Document Detail


Exposure to indoor mould and children's respiratory health in the PATY study.
MedLine Citation:
PMID:  18621956     Owner:  NLM     Status:  MEDLINE    
Abstract/OtherAbstract:
BACKGROUND: Living in a damp or mouldy home reportedly damages children's respiratory health, yet mould appears not to be a prominent risk factor in the public's perception. Analyses of data on over 58,000 children from the Pollution and the Young (PATY) study are presented. In this collaboration, researchers from 12 cross-sectional studies pooled their data to assess the effects of air quality on a spectrum of children's respiratory disorders. METHOD: Original studies were conducted in Russia, North America and 10 countries in Eastern and Western Europe. Pooled analyses were restricted to children aged 6-12 years. Associations between visible mould reported in the household and a spectrum of eight respiratory and allergic symptoms were estimated within each study. Logistic regressions were used, controlling for individual risk factors and for study area. Heterogeneity between study-specific results and mean effects (allowing for heterogeneity) were estimated using meta-analysis. RESULTS: Visible mould was reported by 13.9% of respondents in Russia, increasing to 39.1% in North America. Positive associations between exposure to mould and children's respiratory health were seen with considerable consistency across studies and across outcomes. Confounder-adjusted combined ORs ranged from 1.30 (95% CI 1.22 to 1.39) for "nocturnal cough" to 1.50 (1.31 to 1.73) for "morning cough". Evidence of stronger effects in more crowded households was statistically significant for only asthma and sensitivity to inhaled allergens. No consistent interactions between mould and age, sex or parental smoking were found. CONCLUSION: Indoor mould exposure was consistently associated with adverse respiratory health outcomes in children living in these diverse countries.
Authors:
T Antova; S Pattenden; B Brunekreef; J Heinrich; P Rudnai; F Forastiere; H Luttmann-Gibson; L Grize; B Katsnelson; H Moshammer; B Nikiforov; H Slachtova; K Slotova; R Zlotkowska; T Fletcher
Related Documents :
15923246 - Traffic related air pollution as a determinant of asthma among taiwanese school children.
22923066 - Head circumference and height abnormalities in autism revisited: the role of pre- and p...
23706956 - Neurodevelopmental outcome in children with congenital heart disease.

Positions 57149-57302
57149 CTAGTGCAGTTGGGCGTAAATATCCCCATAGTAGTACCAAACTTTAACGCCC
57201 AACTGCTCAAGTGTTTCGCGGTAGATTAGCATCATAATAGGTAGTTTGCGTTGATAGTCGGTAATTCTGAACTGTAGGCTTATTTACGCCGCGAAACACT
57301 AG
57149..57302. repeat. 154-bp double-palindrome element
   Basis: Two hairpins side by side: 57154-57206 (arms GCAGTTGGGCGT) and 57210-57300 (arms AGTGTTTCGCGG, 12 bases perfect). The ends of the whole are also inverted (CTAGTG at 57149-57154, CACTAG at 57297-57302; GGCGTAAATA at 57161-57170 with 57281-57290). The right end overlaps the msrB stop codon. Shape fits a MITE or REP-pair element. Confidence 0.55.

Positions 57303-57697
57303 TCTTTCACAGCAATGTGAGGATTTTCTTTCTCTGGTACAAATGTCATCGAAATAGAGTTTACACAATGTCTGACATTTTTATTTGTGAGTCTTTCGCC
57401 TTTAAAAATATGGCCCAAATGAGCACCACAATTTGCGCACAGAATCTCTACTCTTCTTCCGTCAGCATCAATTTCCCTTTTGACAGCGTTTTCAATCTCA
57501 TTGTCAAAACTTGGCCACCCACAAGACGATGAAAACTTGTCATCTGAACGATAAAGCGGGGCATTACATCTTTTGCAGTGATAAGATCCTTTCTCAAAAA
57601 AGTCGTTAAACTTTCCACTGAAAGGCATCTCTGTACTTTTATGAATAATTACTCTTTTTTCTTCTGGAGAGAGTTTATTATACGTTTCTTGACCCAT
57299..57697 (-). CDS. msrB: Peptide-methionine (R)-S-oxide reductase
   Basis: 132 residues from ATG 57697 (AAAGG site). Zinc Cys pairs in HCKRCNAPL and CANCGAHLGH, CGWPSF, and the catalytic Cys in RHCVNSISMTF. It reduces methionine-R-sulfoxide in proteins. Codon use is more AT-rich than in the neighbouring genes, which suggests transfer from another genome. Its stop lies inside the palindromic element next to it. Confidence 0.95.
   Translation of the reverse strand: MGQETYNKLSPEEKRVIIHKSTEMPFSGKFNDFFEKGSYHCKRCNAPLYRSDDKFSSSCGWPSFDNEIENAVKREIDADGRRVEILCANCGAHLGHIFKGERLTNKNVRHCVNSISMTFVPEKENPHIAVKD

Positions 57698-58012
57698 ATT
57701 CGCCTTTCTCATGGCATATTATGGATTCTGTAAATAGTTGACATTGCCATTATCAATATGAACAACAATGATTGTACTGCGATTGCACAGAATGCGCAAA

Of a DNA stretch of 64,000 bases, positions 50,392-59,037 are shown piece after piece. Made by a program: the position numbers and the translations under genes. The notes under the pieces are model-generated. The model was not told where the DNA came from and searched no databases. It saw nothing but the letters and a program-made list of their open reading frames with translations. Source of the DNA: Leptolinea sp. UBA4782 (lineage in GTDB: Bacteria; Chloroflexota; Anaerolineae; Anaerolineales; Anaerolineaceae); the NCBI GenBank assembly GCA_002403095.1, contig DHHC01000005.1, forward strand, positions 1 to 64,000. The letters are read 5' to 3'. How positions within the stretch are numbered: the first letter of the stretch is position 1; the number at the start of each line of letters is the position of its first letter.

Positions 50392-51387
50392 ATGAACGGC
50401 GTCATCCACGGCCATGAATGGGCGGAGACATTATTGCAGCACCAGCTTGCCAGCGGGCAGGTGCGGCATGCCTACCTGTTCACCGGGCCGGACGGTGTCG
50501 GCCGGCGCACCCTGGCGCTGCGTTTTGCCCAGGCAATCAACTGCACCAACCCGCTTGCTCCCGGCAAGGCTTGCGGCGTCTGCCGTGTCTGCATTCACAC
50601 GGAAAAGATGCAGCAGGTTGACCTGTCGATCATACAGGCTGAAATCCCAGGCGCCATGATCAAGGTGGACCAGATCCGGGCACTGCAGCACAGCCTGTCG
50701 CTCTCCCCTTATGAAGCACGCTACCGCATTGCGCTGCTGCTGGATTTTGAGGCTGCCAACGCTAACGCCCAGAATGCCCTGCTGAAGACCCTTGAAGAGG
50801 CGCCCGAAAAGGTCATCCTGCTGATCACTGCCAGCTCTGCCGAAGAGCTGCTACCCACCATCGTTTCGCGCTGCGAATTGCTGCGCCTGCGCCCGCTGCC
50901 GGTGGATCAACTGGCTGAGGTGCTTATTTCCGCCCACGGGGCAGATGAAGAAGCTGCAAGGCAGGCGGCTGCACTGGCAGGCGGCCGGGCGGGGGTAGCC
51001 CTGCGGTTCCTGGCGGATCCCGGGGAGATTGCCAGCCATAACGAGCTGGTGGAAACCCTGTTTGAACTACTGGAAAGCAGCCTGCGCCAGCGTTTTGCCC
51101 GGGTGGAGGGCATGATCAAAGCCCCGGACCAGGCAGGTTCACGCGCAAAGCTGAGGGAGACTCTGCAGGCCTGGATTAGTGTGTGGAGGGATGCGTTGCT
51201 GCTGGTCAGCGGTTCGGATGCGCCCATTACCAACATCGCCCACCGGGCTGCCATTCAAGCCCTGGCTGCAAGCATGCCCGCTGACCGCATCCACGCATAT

17110386 - Transmission lines, emf and population mixing.
7485716 - Increased erythropoietin production in children with severe malarial anemia.
23677836 - Challenges in the pharmacologic management of obesity and secondary dyslipidemia in chi...
Publication Detail:
Type:  Journal Article; Meta-Analysis; Research Support, Non-U.S. Gov't    
Journal Detail:
Title:  Journal of epidemiology and community health     Volume:  62     ISSN:  1470-2738     ISO Abbreviation:  J Epidemiol Community Health     Publication Date:  2008 Aug 
Date Detail:
Created Date:  2008-07-14     Completed Date:  2008-12-05     Revised Date:  -    
Medline Journal Info:
Nlm Unique ID:  7909766     Medline TA:  J Epidemiol Community Health     Country:  England    
Other Details:
Languages:  eng     Pagination:  708-14     Citation Subset:  IM    
Affiliation:
Environmental Health Unit, NCPHP, Sofia, Bulgaria.
Export Citation:
APA/MLA Format     Download EndNote     Download BibTex
MeSH Terms
Descriptor/Qualifier:
Air Microbiology
Air Pollution, Indoor / adverse effects*
Asthma / epidemiology,  etiology
Bronchitis / epidemiology,  etiology
Child
Epidemiologic Methods
Female
Fungi*
Housing*
Humans
Inhalation Exposure / adverse effects,  analysis
Male
Respiration Disorders / epidemiology,  etiology*
Respiratory Sounds / etiology

From MEDLINE®/PubMed®, a database of the U.S. National Library of Medicine


Previous Document:  Individual determinants of primary healthcare utilisation in Gaza Strip, Palestine.
Next Document:  Tuberculosis associated with household crowding in a developed country.